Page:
47.    ReactOS - An Odd Bird in Open Source  http://ostatic.com/blog/reactos-an-odd-bird-in-open-source  “ReactOS is one of the very few active open source operating systems not based off of Linux or BSD. ReactOS is an open source implementation of Microsoft Windows, entirely written from scratch, and licensed under the GPL. Everything in ReactOS, from the Kernel to the filesystem is created by looking at publicly available technical documentation on the internal workings of Windows. ReactOS is very small, both in the size of the operating system, and the in the size of the developer community, which may be why booting into ReactOS is like stepping back in time ten years…the ReactOS team released the latest version of ReactOS, 0.3.14. The new release is considered “alpha” quality, and is not recommended for everyday use…”
48.    Debian GNU/Linux 5.0 Reaches End of Life  http://ostatic.com/blog/debian-gnu-linux-5-0-reaches-end-of-life  “…version 5.0 of the multi-purpose operating system has reach the end of its supported life-cycle. One year after the release of Debian 6.0, the plug has finally been pulled on Lenny. Users are urged to upgrade their installs to the fully supported Squeeze…Version 6.04 was just released on January 28…A detailed guide for upgrading from Lenny is located on Debian.org.”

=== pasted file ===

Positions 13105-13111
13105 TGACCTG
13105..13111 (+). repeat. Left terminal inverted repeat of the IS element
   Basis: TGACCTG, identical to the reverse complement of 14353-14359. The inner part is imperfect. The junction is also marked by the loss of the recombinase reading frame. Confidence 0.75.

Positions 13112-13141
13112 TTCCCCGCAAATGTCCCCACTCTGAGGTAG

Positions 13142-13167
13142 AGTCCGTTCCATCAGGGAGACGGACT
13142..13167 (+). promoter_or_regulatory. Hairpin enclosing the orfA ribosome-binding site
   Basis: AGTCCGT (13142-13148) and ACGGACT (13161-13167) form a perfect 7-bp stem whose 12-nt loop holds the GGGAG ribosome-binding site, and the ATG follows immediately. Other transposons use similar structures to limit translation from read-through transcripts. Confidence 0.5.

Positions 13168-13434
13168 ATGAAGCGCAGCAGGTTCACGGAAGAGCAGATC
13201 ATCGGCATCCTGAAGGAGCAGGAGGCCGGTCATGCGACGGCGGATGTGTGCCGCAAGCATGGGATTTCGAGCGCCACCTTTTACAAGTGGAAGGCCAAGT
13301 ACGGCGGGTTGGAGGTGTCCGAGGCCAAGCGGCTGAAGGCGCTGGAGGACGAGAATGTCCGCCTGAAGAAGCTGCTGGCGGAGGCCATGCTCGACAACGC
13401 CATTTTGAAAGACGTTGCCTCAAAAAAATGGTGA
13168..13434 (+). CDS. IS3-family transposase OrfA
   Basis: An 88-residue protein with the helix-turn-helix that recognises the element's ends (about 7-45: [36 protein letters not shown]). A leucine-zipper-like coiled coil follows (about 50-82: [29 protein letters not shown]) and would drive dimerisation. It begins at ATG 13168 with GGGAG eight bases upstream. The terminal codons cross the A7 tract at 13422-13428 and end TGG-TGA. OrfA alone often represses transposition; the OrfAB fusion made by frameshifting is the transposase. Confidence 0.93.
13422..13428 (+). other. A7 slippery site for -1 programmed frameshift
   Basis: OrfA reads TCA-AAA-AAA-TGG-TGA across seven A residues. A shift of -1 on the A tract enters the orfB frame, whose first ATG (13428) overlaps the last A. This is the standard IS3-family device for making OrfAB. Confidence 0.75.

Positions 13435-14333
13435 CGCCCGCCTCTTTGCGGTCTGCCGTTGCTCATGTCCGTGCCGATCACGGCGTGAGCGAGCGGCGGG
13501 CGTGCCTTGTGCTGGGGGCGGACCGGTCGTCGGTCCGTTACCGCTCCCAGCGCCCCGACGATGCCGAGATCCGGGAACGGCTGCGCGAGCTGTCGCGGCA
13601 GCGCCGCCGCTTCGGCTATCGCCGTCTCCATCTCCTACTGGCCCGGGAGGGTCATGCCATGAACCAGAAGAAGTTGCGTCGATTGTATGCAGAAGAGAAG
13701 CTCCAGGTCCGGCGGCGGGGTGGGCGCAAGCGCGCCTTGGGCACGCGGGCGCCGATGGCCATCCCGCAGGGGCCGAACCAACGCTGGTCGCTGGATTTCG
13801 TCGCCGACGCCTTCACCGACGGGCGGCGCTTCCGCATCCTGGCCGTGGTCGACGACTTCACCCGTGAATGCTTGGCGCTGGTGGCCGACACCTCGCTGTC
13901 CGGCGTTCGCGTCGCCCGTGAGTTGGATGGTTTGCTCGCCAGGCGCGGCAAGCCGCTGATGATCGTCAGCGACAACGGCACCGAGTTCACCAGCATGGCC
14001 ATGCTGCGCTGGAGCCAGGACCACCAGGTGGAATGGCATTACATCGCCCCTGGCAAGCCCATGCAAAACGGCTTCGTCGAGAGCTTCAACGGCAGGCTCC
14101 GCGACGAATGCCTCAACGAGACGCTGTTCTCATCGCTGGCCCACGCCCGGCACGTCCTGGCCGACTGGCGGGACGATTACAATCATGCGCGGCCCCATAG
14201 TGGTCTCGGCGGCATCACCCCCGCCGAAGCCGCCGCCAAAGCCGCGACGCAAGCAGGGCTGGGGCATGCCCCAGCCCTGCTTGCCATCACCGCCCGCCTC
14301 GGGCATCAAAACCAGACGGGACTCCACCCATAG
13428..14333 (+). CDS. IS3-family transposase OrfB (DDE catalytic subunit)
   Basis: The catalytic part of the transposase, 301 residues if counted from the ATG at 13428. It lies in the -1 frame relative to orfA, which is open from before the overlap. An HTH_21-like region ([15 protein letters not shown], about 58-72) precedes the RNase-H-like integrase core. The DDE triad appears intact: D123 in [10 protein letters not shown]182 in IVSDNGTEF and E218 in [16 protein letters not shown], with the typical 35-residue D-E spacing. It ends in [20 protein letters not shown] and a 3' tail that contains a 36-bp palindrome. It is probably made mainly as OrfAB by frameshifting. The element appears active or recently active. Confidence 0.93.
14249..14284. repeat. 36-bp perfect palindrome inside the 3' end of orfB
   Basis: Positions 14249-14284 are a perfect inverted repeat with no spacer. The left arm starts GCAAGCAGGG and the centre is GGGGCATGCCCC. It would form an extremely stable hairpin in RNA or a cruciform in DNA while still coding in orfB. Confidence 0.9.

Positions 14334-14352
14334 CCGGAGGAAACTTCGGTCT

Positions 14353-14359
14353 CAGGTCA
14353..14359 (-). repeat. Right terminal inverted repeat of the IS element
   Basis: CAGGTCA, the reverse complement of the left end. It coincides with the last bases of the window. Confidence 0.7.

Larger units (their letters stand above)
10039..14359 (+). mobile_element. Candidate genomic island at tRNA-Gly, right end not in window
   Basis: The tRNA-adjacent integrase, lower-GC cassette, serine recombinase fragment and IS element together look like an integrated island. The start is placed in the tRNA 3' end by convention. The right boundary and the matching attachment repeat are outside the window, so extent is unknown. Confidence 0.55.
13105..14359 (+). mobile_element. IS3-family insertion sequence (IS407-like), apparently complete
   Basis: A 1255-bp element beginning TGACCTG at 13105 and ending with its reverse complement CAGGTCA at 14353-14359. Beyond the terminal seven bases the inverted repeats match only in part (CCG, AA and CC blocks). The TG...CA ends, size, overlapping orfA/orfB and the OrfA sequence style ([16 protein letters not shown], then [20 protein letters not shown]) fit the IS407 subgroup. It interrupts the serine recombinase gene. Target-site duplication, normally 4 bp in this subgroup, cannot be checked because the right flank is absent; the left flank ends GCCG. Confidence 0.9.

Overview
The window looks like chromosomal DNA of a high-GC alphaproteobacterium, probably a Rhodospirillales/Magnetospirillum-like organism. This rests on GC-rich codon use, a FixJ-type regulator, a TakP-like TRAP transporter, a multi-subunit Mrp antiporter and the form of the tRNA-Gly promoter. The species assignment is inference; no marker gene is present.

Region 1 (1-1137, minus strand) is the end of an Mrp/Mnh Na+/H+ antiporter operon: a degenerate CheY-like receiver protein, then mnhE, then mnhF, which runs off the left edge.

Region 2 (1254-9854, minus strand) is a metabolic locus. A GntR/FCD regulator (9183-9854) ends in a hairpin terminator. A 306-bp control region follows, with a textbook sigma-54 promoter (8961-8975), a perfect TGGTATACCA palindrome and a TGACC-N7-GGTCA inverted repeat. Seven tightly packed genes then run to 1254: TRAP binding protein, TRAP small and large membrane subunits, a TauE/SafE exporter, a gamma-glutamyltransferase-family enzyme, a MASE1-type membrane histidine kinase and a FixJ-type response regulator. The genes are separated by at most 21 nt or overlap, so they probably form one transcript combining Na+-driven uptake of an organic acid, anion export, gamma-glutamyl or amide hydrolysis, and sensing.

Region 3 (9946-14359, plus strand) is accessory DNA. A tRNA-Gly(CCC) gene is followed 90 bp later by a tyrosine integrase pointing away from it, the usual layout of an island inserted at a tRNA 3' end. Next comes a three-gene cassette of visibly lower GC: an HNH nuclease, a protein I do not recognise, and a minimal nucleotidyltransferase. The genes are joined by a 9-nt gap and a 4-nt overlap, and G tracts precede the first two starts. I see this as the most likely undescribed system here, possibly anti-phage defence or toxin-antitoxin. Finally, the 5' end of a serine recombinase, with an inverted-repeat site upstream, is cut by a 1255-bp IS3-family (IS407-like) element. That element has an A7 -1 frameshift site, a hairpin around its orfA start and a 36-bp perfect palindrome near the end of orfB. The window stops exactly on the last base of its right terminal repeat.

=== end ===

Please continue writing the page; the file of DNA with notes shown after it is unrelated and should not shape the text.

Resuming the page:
49.    Dia - The Diagram Creation Tool  http://www.linuxjournal.com/content/dia-diagram-creation-tool-0  “Dia is an application designed for quick creation of structured diagrams such as simple, line-based illustrations, flowcharts, UML charts and network diagrams. Being a vector based tool, there is some overlap with other applications such as Inkscape, but Dia's focus is on diagrams that are more functional than aesthetic…The toolbox features a set of tools that will be familiar to anyone who has used a vector drawing package before, such as lines and boxes, alongside selection and text tools. These facilities seem sparse until you reach the meat of the program, the shapes palette…Dia can export to the PNG bitmap format in addition to a wide range of common vector formats. The program itself has some support in third party applications such as LaTeX publishing system LyX. It's also available as a Windows application….I suspect that many users also use it as a no-nonsense vector illustration creation program. However, if this is your main requirement, you might be better off with Inkscape. In fact, it would be quite possible to use Dia for to create the type of diagrams that it's best at and then import the result into Inkscape to add a bit of eye candy. Although Dia hasn't seen much in the way of actual updates in a couple of years, thankfully, it is still being maintained…”